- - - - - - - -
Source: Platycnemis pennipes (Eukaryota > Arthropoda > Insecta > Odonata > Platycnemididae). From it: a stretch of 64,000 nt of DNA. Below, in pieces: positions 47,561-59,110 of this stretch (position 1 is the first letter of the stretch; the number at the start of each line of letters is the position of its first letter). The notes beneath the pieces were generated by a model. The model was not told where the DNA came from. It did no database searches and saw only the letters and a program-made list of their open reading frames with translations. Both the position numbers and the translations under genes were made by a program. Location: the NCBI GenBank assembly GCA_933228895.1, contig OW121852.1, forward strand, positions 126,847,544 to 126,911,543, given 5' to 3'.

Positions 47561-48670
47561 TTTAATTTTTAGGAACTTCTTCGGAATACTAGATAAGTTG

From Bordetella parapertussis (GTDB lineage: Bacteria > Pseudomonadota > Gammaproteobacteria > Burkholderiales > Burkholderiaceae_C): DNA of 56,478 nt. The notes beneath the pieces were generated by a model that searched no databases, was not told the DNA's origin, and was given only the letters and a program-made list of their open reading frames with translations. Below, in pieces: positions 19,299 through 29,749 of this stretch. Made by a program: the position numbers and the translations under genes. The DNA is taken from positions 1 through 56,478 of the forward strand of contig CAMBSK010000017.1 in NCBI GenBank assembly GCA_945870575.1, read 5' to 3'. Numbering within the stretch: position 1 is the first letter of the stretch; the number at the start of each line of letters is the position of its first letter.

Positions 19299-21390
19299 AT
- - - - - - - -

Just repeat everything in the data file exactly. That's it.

Source: Platycnemis pennipes (Eukaryota > Arthropoda > Insecta > Odonata > Platycnemididae). From it: a stretch of 64,000 nt of DNA. Below, in pieces: positions 47,561-59,110 of this stretch (position 1 is the first letter of the stretch; the number at the start of each line of letters is the position of its first letter). The notes beneath the pieces were generated by a model. The model was not told where the DNA came from. It did no database searches and saw only the letters and a program-made list of their open reading frames with translations. Both the position numbers and the translations under genes were made by a program. Location: the NCBI GenBank assembly GCA_933228895.1, contig OW121852.1, forward strand, positions 126,847,544 to 126,911,543, given 5' to 3'.

Positions 47561-48670
47561 TTTAATTTTTAGGAACTTCTTCGGAATACTAGATAAGTTG

From Bordetella parapertussis (GTDB lineage: Bacteria > Pseudomonadota > Gammaproteobacteria > Burkholderiales > Burkholderiaceae_C): DNA of 56,478 nt. The notes beneath the pieces were generated by a model that searched no databases, was not told the DNA's origin, and was given only the letters and a program-made list of their open reading frames with translations. Below, in pieces: positions 19,299 through 29,749 of this stretch. Made by a program: the position numbers and the translations under genes. The DNA is taken from positions 1 through 56,478 of the forward strand of contig CAMBSK010000017.1 in NCBI GenBank assembly GCA_945870575.1, read 5' to 3'. Numbering within the stretch: position 1 is the first letter of the stretch; the number at the start of each line of letters is the position of its first letter.

Positions 19299-21390
19299 AT